While hundreds — if not thousands — of emergency management and homeland security degree programs exist at higher education institutions throughout the U.S., there isn’t a college or university that solely focuses on the fields. But New York Gov. Andrew Cuomo hopes to change that.
During his State of the State address on Jan. 8, Cuomo mentioned creating a state-run college focused on emergency preparedness, homeland security and cybersecurity.
Cuomo also brought up the idea during a presentation to Vice President Joe Biden earlier in the week. "I believe this is going to be a need in the future," Cuomo said at the event, reported the Auburn Citizen. "I believe it's going to be growing, and we want to have the first college.”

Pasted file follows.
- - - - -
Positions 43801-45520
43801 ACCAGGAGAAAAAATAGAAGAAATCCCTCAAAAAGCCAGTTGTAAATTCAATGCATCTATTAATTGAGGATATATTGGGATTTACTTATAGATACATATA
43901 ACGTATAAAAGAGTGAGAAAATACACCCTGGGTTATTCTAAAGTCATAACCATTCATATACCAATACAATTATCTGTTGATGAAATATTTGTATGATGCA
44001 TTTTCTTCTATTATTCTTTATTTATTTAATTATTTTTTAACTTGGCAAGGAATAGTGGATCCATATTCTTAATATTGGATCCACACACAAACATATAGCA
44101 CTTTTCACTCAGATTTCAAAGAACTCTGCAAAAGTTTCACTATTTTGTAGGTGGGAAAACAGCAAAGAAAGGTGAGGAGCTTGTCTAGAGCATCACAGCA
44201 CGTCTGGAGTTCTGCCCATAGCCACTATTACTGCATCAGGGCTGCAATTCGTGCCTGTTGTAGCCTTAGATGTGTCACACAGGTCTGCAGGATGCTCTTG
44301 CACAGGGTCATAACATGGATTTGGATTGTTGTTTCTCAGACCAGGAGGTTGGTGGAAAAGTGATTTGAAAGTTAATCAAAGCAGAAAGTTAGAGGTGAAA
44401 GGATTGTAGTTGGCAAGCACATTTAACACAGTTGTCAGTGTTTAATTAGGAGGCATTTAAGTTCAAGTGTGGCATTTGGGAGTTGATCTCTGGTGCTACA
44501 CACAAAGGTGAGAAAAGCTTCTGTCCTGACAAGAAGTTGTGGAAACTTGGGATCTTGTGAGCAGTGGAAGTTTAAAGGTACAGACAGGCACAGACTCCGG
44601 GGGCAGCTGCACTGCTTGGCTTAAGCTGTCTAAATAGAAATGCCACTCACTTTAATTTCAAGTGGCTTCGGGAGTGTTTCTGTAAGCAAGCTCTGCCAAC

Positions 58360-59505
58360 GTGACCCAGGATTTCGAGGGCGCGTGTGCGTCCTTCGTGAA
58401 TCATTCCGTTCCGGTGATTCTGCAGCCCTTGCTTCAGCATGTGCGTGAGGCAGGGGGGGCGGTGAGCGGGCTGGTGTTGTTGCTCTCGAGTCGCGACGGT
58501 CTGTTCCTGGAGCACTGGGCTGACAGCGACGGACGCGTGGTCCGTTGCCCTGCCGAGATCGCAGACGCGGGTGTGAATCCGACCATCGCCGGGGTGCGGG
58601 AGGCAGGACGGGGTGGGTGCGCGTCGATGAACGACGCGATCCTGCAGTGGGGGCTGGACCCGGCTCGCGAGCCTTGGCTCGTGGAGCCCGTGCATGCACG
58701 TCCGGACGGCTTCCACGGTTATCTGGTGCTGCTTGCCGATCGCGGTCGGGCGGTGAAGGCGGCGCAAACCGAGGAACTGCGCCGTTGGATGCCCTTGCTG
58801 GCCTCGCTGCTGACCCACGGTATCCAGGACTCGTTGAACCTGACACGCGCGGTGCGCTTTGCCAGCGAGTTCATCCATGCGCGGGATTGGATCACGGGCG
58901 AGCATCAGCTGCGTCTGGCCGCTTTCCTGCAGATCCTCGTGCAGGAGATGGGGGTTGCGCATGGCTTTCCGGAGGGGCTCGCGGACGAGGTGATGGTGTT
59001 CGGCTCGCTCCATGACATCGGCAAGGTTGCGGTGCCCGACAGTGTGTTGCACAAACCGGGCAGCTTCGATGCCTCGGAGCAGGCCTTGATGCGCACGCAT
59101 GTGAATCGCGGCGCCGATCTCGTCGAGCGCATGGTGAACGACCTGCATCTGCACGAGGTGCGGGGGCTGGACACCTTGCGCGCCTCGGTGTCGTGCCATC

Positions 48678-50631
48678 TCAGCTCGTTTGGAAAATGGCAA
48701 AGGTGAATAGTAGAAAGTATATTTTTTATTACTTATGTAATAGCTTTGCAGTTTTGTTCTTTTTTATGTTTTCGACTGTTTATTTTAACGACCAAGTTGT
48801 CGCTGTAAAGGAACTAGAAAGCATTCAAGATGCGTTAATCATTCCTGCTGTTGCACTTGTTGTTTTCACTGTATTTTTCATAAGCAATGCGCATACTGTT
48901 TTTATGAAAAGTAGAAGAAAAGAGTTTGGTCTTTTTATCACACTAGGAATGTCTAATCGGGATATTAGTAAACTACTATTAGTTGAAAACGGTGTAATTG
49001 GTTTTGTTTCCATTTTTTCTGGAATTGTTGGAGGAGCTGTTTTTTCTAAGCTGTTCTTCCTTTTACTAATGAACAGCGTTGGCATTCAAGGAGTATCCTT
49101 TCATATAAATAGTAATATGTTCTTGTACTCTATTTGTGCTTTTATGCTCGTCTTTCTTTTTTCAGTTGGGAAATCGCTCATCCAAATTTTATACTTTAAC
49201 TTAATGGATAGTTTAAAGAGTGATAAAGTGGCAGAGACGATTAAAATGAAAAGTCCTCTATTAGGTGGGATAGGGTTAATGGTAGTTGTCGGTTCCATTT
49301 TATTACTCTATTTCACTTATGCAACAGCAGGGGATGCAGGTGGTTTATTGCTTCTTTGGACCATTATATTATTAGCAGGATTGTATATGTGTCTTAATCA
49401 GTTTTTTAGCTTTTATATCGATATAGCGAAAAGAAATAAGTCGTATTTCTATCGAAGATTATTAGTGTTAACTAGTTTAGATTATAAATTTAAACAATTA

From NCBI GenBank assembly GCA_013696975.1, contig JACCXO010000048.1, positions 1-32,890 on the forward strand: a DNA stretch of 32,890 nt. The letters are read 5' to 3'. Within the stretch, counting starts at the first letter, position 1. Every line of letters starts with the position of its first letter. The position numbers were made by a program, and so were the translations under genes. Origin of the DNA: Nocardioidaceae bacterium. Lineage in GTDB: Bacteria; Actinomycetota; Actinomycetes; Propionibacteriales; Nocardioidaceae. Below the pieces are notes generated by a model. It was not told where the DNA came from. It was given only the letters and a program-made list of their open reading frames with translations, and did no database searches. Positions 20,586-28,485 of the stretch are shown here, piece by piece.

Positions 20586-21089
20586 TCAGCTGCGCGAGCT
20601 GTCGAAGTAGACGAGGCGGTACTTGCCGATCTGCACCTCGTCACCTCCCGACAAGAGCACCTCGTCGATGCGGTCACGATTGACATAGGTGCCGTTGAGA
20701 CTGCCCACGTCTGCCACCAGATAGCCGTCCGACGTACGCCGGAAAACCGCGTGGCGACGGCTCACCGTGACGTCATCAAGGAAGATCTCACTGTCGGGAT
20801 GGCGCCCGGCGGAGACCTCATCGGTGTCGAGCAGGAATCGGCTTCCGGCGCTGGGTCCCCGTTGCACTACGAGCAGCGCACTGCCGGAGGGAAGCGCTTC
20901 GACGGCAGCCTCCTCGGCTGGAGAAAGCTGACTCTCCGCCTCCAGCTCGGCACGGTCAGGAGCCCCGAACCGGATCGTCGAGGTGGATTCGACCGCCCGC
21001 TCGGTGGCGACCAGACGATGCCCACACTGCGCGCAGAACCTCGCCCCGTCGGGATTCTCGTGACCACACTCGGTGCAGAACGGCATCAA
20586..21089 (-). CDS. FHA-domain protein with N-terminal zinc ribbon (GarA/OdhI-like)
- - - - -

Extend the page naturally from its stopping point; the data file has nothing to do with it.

The college’s exact location wasn’t discussed, but state Sen. John DeFrancisco told The Post-Standard that he has been talking about creating a joint State University of New York/Syracuse University campus in Syracuse. DeFrancisco added that the idea came from watching Syracuse University create its Institute for National Security and Counterterrorism, and he has been discussing the need for an emergency management and homeland security college with Cuomo’s staff and Syracuse University representatives.
During the State of the State address, Cuomo said Ray Kelly, former New York City police commissioner, will help establish the education institution. "Believe it or not, there is no such college," Cuomo said. "I believe this is a field that is only going to grow. Unfortunately it's only going to get worse. And we want this college right here in the state of New York, training our people and training others from around the country."